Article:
One garden, two houses, some lessons from the past and hope for the future. A look at life in New Zealand, a bit of history and a Morris jig or two.
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With apologies to The Black Peach Theatre Co for using the title of their mid-winter theatre sports evening. While NZ was storm-wracked, the company managed to stage their monthly show in Rangiora in spite of floods, a broken bridge, snow and gales. Pity I couldn't be there...
Or do I mean here?
This November has felt so like England's June this year. Warm balmy weather with a misting of damp days to keep things growing, few vicious winds, roses blooming profusely... Five months ago the cabbage trees (or palms) were flowering along the seafront at Torquay, and in Barbara Hepworth's Sculpture Garden in St Ives, Cornwall.
But come here to see what they can really do. They have stolen the show this year all around Ashley, their big densely-packed plumes scenting the whole village. The blossom is going over now, aided by cooler temperatures and rain over the last few days. Rain. What a good excuse to take a stroll back through that glorious British summer of 2013.
A walk down memory lane - or the Oxford Canal towpath - was a must, since Elwin and I spent four years living here on the Hythe Bridge Arm.
How lucky I feel to still have family in Oxford, to be able walk home through the meadows
that patchwork this paradoxical city;
to stroll in University grounds like the Corpus Christi College garden on its public open day;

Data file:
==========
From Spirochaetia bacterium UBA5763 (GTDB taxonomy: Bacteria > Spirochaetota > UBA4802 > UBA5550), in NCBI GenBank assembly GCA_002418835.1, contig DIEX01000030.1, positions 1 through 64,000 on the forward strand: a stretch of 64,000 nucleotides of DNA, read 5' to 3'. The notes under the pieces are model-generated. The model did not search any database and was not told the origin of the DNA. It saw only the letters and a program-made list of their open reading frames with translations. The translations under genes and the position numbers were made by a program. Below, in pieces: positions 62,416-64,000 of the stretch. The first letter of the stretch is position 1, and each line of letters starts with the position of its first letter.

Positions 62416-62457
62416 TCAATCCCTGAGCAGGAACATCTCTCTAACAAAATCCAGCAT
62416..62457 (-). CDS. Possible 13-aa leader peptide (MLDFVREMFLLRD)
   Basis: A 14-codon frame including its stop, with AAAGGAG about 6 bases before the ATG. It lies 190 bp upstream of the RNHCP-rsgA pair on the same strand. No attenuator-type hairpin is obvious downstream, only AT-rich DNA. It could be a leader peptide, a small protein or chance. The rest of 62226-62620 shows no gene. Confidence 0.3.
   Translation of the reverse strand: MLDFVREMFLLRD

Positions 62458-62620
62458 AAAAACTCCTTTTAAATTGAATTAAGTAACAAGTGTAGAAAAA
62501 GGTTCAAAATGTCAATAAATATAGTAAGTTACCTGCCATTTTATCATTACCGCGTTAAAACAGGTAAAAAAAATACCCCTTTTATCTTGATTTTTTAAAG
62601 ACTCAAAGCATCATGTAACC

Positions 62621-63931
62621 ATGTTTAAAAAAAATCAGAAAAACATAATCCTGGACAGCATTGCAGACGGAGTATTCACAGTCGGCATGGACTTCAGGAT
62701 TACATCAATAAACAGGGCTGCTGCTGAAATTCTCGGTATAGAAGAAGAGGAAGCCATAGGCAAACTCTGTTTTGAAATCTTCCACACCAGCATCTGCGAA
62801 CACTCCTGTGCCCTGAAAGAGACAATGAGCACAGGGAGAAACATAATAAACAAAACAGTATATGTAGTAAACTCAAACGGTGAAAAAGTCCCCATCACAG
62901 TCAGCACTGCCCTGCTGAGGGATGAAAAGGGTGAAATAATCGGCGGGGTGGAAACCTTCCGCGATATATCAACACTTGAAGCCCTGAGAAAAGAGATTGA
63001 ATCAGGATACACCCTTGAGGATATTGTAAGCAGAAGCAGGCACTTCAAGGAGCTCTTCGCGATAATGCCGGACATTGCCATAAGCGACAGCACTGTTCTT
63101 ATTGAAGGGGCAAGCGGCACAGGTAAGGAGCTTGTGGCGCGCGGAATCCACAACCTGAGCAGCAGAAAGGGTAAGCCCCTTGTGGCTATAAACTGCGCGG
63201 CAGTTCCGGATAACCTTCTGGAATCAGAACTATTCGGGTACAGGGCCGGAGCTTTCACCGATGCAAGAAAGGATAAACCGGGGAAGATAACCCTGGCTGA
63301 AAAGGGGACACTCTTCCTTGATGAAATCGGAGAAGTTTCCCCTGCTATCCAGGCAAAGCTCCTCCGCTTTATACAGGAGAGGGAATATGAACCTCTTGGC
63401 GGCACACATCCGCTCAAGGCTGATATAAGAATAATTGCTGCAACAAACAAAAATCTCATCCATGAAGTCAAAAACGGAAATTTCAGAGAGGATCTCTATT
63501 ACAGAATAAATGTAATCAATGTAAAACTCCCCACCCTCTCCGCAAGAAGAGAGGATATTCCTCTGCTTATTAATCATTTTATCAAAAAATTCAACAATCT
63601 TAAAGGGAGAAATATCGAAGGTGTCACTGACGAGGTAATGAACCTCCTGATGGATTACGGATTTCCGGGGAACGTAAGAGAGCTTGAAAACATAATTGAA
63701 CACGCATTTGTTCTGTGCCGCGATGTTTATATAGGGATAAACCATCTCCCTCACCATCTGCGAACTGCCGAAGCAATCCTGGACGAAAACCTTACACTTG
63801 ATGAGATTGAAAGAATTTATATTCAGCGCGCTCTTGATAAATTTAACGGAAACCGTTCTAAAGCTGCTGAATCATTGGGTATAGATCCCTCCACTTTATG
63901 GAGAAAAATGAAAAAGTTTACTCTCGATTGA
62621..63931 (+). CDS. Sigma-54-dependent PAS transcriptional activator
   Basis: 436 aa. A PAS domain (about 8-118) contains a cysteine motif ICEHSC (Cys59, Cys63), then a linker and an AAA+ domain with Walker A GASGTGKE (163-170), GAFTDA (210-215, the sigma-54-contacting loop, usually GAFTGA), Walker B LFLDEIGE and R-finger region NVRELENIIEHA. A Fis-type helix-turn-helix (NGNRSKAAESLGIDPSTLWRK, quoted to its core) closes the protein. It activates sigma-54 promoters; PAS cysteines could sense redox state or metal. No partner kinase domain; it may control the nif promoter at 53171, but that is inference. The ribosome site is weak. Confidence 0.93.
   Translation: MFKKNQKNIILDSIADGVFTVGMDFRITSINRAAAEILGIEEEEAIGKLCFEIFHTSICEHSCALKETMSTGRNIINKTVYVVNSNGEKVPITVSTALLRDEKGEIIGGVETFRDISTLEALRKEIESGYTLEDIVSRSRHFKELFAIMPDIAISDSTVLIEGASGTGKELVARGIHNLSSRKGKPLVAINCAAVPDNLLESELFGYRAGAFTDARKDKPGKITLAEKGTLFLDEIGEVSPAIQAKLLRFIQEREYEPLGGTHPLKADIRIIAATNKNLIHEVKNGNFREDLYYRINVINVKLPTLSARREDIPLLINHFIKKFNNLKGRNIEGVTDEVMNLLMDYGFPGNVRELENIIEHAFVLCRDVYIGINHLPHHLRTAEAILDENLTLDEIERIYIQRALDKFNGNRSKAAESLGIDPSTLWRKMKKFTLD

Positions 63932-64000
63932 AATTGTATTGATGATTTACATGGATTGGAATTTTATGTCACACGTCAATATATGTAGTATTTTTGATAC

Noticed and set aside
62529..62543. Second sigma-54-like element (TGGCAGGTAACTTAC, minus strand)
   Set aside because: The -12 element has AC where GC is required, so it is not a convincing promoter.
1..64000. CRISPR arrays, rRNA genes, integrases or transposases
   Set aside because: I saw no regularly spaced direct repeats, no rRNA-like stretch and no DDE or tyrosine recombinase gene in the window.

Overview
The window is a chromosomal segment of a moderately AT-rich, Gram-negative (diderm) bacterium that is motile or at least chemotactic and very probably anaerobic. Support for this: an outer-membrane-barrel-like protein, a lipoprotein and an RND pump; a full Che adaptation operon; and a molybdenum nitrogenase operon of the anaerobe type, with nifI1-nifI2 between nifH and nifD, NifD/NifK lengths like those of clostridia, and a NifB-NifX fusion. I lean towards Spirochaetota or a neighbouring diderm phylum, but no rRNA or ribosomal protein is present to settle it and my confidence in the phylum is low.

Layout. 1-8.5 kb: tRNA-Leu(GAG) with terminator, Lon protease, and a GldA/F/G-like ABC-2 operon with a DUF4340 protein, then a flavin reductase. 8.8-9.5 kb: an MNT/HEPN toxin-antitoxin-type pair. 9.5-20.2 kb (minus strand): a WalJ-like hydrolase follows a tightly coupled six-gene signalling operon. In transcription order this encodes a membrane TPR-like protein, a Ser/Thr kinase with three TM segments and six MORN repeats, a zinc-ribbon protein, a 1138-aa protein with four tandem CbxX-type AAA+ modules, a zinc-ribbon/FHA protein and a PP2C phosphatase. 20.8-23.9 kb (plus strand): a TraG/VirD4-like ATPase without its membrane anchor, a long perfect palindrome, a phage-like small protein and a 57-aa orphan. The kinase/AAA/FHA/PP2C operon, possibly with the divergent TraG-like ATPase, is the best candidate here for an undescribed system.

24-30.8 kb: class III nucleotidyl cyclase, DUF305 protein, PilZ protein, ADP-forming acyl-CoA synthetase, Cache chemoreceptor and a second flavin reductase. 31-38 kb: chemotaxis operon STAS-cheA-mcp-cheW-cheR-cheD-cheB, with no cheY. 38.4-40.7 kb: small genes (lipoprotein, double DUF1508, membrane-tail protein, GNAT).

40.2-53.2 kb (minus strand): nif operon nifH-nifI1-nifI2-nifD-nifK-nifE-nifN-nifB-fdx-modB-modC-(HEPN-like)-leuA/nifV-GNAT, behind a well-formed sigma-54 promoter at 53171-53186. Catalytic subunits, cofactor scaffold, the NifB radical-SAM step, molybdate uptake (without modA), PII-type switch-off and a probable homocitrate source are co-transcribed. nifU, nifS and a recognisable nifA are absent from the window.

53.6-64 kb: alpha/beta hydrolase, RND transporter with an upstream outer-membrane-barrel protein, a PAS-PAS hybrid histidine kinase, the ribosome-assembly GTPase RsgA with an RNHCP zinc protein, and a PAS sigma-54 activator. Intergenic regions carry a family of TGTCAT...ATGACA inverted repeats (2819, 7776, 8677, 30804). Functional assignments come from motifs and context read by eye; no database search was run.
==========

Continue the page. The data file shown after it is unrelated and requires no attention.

or explore the margins of the city - places like Headington Quarry where we found this
Wisteria cascading over a garden wall.
But, to escape the crowds in town
the Cotswold countryside was a refreshing retreat:
a place to find traditional village morris dancers
like the guardians of the Stanton Harcourt tradition - on one of their two annual appearances
- at the village's mid-summer fete;
or just to watch ducklings on a village duck pond:
at Ducklington on this occasion.
Touring further afield, Kitty and I visited ancestral territory.
She made a daisy chain for her great great great grandfather, David Hobby, at Brympton d'Evercy in Somerset, and we walked the domain of his son William (my great grandfather). He was Head Gardener not far away at Montacute House while his father occupied the same role at Brympton.
In the nearby National Trust garden of Tintinhull I found a patch that could have been my own, though here in New Zealand this easy overgrown ramble of Cherokee rose and Apple tree with self-sown docks, seeding grasses and buttercup is considered something in-need of tidying up.
These wildflowers, speedwell and buttercup, also grow wild in my garden. Here their free and pretty nature was in stark contrast to the view across the road
of Dartmoor Prison.
And crossing Dartmoor we left June behind.
While I have been writing this post, Black Peach have been rehearsing for this month's show in my lounge room. And since the show is a round-up of the year's best acts, entitled Pick of the Crop, I should get to see some of what I missed in June!
I've been back in the Secret Garden for a couple of months now. After leaving my blog to its own devices for three months, I thought I'd dash off a welcome homepostas soon as I arrived back.
A traveller's round-up maybe
Really it was - and is - good to be back. A pity that in that first week home, the biggest gale in nearly 40 years blew any tranquility away. We were lucky here in the Secret Garden. We only suffered loss of power, ash-fall in the night and a few cast willow branches. Elsewhere, forestry lots were smashed to pieces or destroyed by wild fires, trees were uprooted, roads were closed, and cows went unmilked. Then our friend, Gerald died, and it was hard to find joy in being back home. Two days ago we remembered losing Elwin, and I know that it's time to gather my strength again and celebrate what I do have, and what I can do.
Spring is here, early summer really, a match for the season that was blooming in England when I arrived at the beginning of June; the beginning of that remarkable heated summer... Now there's a tale to tell! Double pink may, Crataegus laevigata 'Rosea Flore Pleno' (seedling grown)